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Press Release Published: Feb 15, 2024

Wenstrup: Reforming Vaccine Safety Reporting and Injury Compensation Systems Will Improve Public Health

WASHINGTON — Select Subcommittee on the Coronavirus Pandemic Chairman Brad Wenstrup (R-Ohio) opened today’s hearing titled “Assessing America’s Vaccine Safety Systems, Part 1” with a reminder that balanced conversations about the integrity and credibility of vaccinations are important for restoring trust in America’s public health system following the COVID-19 pandemic. Chairman Wenstrup detailed serious shortcomings in vaccine safety reporting and vaccine injury compensation systems that have led to heightened confusion about the efficacy of vaccinations, dismissive answers from the federal government, and public accusations of “misinformation.” The complex and convoluted system of overlapping injury reporting systems was not structured to handle the massive influx of injury claims caused by the COVID-19 vaccine. The Chairman explained that only 11 injury claims out of the more than 12,000 claims that have been filed in the Countermeasures Injury Compensation Program (CICP) have been compensated. Today’s hearing to evaluate the existing strengths and failures of America’s vaccine injury and compensation systems will ensure an improved public health response in the future.

Below are Select Subcommittee Chairman Wenstrup’s remarks as prepared for delivery:

Vaccines are a crucial public health tool which save millions of lives.

As a physician myself, I have administered many doses of vaccines, including COVID-19 vaccines.

In 2020, I even volunteered to participate in the Moderna vaccine trials.

Having this hearing is not “antivax” and I am not “antivax.”

I shouldn’t even have to say that.

But unfortunately, I do.

I’m sure, as I sit here, there are people getting ready to use that very pejorative to discredit this hearing.

Unfortunately, in an era of soundbites and news cycle whiplash, it seems there is little time for nuanced conversations about these topics.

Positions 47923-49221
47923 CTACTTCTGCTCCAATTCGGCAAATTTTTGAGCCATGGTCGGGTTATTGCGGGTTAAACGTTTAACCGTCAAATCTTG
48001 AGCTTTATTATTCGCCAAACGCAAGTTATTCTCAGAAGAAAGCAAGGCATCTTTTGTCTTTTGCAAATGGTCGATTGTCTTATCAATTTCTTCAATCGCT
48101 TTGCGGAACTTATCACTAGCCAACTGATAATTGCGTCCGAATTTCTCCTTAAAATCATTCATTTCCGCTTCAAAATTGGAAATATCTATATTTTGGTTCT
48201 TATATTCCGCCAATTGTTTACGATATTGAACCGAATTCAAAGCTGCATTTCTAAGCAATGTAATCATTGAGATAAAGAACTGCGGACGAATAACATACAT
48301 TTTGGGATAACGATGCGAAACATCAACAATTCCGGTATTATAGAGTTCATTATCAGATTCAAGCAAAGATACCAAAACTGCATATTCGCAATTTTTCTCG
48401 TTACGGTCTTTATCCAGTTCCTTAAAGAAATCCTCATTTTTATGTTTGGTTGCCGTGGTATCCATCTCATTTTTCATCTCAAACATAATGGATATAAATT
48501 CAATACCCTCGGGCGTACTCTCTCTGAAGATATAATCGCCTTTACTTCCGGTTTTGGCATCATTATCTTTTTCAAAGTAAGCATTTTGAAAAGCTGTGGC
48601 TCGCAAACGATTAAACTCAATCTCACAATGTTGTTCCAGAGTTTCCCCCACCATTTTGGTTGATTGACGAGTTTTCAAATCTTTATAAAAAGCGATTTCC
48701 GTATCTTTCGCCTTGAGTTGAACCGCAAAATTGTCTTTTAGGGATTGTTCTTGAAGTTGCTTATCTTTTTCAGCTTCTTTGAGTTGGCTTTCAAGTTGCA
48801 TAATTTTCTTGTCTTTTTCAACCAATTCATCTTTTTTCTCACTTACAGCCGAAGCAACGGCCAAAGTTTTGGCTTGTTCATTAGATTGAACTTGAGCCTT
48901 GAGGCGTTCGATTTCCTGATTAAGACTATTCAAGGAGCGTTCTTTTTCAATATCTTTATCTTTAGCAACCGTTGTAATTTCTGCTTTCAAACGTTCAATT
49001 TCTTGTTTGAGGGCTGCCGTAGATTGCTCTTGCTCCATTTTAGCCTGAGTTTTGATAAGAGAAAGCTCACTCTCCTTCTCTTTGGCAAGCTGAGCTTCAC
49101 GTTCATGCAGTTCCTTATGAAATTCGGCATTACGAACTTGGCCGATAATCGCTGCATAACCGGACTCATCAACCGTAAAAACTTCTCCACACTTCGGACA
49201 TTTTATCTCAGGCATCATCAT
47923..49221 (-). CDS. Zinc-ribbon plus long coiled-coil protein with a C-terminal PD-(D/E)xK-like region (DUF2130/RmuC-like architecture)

Today, I hope we can have that nuanced conversation about process.

About how we can do better next time.

About how we can restore trust in public health.

I’m very concerned with the hesitancy by many to vaccinate their children.

Testifying before us today are two senior officials who lead the government’s post-marketing vaccine safety systems.

These systems are absolutely critical to keeping the American people safe, but also to earning and preserving their trust.

Our witnesses will discuss how these systems work, what they can do, what they can’t do, and the challenges that they face.

Their testimony is important to design better systems as needed.

One such system, the Vaccine Adverse Event Reporting System, or “VAERS,” is perhaps the best known of these surveillance systems.

VAERS has been the source of attention and controversy since the beginning of the COVID-19 vaccine rollout.

However, concerns about these data are usually met with dismissive replies.

They often point to the fact that VAERS is “unable to prove causality” and contains reports of “people being hit by a car after vaccination.”

They say that VAERS is being misused by anti-vaccine advocates and that it is “misinformation.”

All legitimate concerns.

This seems to ignore many legitimate questions that have been raised.

For example, how does the government utilize this data?

During her testimony before this committee last June, Director Walensky assured us that CDC had “a responsibility to comb through every single [report to VAERS].”

It is unclear if that is true.

People who have submitted reports to VAERS have told my staff they were never contacted by CDC or FDA officials.

A recent British Medical Journal investigation found this too.

It seems that both sides agree there is something wrong.

Further, while serious injuries caused by vaccines are rare, the government has assumed the responsibility to compensate for them.

In doing so, vaccine manufacturers have been shielded from liability.

Therefore, the government has an important duty – one that is essential in preserving trust in vaccines and how we message completely and honestly about them.

Appearing before us today is Commander George Reed Grimes.

Commander Grimes is HRSA’s Director of Injury Compensation Programs and oversees the Countermeasures Injury Compensation Program, or CICP, as well as the Vaccine Injury Compensation Program, or VICP.

Because COVID-19 vaccines were purchased and distributed by the Federal government under the Public Readiness and Emergency Preparedness (PREP) Act, they are covered under CICP.

Whereas most other widely distributed vaccines are covered under VICP.

As of January 2024, CICP has only compensated 11 claims out of the more than 12,000 that have been filed for COVID-19 vaccines.

Because of its design, CICP payouts are also significantly smaller than VICP – an average of about 3,700 dollars compared with almost 500,000 dollars in VICP.

It appears that CICP may not be designed or equipped to handle a vaccine that was so widely distributed – and mandated for many – as COVID-19 vaccines were.

I have concerns that we wouldn’t be able to expect people to line up and get vaccinated during the next pandemic if they feel they are abandoned?

Again, this testimony is important in designing better systems and establishing best practices.

I hope this hearing will provide us with an opportunity to discuss what lessons were learned during the pandemic about our vaccine safety and surveillance systems.

These lessons, I believe, are critical in preparing for future pandemics.

I look forward to a robust and on-topic discussion. Thank you.